While on call for the trauma service, third-year medical student Michael Higgins finds himself in an extraordinary situation. He is summoned to the ER to participate in the evaluation and management of a critically-injured patient and soon discovers that the unconscious man lying before him is the same man who, two months earlier, committed a heinous act of violence that shattered Michael’s personal life. Following a lengthy emergency operation, the patient—known only as John Doe—is now under the care of the trauma team, of which student doctor Mike Higgins is a member. As John Doe’s condition gradually improves, Higgins’ personal life deteriorates further, but there might be a way to reverse the downward spiral: if he sees to it that John Doe never leaves the hospital, Michael Higgins’ world may right itself.
I’m a former heart surgeon turned fiction writer. I write what can be described as medical mysteries, medical thrillers or novels of medical suspense, but I prefer to think of them as novels of surgical suspense.
What is surgical suspense? Surgeons, surgical diseases and the operating room are all inherently dramatic. As a former surgeon, I’ve experienced this drama first hand and thought it would make for good fiction. My surgery training took me from the knife-and-gun-club of LSU Medical Center in Shreveport, Louisiana, to the famed Bellevue Hospital in Midtown Manhattan. My education as a writer includes an MFA degree where I was mentored by New York Times bestselling author Dennis Lehane, among other accomplished faculty.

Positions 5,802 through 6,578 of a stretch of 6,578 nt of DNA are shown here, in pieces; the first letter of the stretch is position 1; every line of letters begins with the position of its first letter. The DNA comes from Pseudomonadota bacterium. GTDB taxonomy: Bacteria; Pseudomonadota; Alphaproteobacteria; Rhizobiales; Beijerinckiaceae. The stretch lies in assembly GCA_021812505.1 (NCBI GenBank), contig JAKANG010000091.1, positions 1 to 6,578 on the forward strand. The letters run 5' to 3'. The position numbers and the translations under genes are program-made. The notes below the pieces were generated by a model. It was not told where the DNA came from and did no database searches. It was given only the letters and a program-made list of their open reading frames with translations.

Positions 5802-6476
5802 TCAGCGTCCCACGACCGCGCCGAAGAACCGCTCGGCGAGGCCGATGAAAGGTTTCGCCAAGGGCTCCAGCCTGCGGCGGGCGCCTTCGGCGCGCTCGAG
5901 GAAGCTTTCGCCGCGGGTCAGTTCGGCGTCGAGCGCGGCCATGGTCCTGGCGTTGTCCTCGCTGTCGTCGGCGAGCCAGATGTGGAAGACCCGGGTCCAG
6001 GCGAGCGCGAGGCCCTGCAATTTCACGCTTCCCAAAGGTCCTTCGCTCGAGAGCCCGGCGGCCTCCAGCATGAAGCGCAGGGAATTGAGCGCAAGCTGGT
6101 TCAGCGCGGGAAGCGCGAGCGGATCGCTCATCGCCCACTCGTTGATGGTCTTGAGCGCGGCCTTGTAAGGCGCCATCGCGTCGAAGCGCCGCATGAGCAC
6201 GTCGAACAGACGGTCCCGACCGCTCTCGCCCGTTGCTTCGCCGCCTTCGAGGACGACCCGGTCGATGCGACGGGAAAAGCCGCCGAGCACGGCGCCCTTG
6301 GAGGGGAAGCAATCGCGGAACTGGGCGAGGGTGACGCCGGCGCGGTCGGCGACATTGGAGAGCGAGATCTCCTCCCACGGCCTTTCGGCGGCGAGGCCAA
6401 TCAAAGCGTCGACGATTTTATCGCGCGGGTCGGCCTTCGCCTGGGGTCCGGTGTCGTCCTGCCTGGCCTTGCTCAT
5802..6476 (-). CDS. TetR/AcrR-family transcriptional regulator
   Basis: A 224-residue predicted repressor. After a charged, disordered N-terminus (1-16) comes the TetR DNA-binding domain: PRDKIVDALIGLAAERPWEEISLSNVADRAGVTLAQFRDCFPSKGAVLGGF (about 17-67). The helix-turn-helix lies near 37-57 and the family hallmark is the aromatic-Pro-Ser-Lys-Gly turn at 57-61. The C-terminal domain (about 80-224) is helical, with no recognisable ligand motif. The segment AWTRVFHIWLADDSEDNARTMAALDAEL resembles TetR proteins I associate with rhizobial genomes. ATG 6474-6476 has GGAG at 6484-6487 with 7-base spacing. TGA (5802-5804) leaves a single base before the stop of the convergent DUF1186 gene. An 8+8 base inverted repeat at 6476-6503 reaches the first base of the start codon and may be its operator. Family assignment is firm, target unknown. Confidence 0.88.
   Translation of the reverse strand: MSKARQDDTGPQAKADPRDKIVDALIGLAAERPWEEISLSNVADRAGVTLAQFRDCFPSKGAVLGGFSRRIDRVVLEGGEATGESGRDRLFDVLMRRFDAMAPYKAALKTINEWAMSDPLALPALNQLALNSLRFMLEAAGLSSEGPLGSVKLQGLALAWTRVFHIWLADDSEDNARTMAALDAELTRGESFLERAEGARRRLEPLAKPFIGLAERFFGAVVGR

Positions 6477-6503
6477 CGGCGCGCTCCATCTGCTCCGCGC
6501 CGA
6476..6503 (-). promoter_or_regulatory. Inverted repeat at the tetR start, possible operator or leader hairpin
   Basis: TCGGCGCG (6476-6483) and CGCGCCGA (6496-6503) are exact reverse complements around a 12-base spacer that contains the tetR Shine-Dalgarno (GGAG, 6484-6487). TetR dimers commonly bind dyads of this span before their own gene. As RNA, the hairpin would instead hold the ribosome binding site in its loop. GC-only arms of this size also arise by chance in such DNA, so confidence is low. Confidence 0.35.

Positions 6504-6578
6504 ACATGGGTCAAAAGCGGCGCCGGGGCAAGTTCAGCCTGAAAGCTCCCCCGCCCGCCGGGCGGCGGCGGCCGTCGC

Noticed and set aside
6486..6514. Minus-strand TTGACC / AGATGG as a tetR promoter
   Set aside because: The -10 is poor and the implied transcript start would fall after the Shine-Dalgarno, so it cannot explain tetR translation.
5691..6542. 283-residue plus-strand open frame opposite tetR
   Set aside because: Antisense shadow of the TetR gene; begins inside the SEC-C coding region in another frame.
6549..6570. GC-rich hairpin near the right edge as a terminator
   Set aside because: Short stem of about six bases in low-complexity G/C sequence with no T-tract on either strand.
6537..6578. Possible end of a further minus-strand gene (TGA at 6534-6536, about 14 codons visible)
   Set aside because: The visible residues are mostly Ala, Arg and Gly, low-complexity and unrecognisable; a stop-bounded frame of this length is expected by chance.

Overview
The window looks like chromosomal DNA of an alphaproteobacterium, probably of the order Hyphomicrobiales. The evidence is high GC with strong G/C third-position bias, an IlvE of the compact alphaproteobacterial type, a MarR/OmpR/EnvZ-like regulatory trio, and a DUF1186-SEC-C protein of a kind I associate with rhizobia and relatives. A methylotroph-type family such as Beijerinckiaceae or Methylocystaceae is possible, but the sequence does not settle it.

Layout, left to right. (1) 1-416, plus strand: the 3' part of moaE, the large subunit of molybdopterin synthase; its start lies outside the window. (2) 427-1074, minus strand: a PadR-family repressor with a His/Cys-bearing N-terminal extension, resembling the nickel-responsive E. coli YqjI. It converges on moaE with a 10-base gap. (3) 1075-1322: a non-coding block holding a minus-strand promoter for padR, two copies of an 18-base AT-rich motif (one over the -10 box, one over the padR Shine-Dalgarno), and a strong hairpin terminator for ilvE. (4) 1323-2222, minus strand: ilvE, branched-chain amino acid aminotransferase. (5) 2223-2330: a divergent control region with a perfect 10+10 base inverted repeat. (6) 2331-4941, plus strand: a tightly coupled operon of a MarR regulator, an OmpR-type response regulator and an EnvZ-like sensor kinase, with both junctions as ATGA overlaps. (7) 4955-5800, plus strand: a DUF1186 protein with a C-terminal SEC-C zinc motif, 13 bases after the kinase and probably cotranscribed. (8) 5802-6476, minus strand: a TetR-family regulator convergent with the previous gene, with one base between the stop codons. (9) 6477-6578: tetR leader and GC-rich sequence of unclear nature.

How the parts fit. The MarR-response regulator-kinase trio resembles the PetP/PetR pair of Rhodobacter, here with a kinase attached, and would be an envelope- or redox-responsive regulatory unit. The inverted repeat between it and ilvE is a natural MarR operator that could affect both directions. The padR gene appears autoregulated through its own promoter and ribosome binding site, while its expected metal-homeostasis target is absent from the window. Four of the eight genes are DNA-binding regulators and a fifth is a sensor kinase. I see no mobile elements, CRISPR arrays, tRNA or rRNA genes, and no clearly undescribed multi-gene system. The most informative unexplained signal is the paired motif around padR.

I know a lot about medicine and surgery, I know a lot about writing and storytelling, and I believe that combining this vast and unusual right-brain/left-brain experience will make for interesting reading and discussion, so please visit often.
Third year medical student Mike Higgins has just injected a syringe full of potassium chloride into John Doe. Even though potassium and chloride are two of the most abundant electrolytes in the human body, when the heart is "flooded" with a massive concentration of potassium, it fibrillates and stops pumping. One of the first things we were taught as interns: never give a patient a bolus (a syringe full) of potassium chloride. The correct way to treat low potassium is to dilute the potassium chloride solution in a bag of IV fluid and give it over several hours.
The Final Push
Nurse Johnston entered the room first, followed closely by a surgery intern. The intern nudged Higgins out of the way and began pumping on the chest. Higgins backed into a corner as the controlled chaos of the code unfolded. ICU nurses, internal medicine residents, surgery residents, medical students, a respiratory therapist, a blood gas tech, and, of course, the Leadership hag, poured into the small room. Nobody could move. Nobody could hear. The internal-medicine chief resident stood at the head of the bed, told one person to charge the defibrillator paddles, and another to get the drugs ready. The respiratory therapist disconnected the tracheostomy tube from the ventilator and used an ambu bag to hyperventilate the patient. Someone cut off his gown so the paddles could be placed directly on the skin. A nurse rummaged through the drawers of the code cart, grabbing amps of epinephrine, amiodarone, atropine, dopamine and lidocaine. Another nurse with a clipboard documented who, what, when, how much, the blood pressure, the heart rhythm.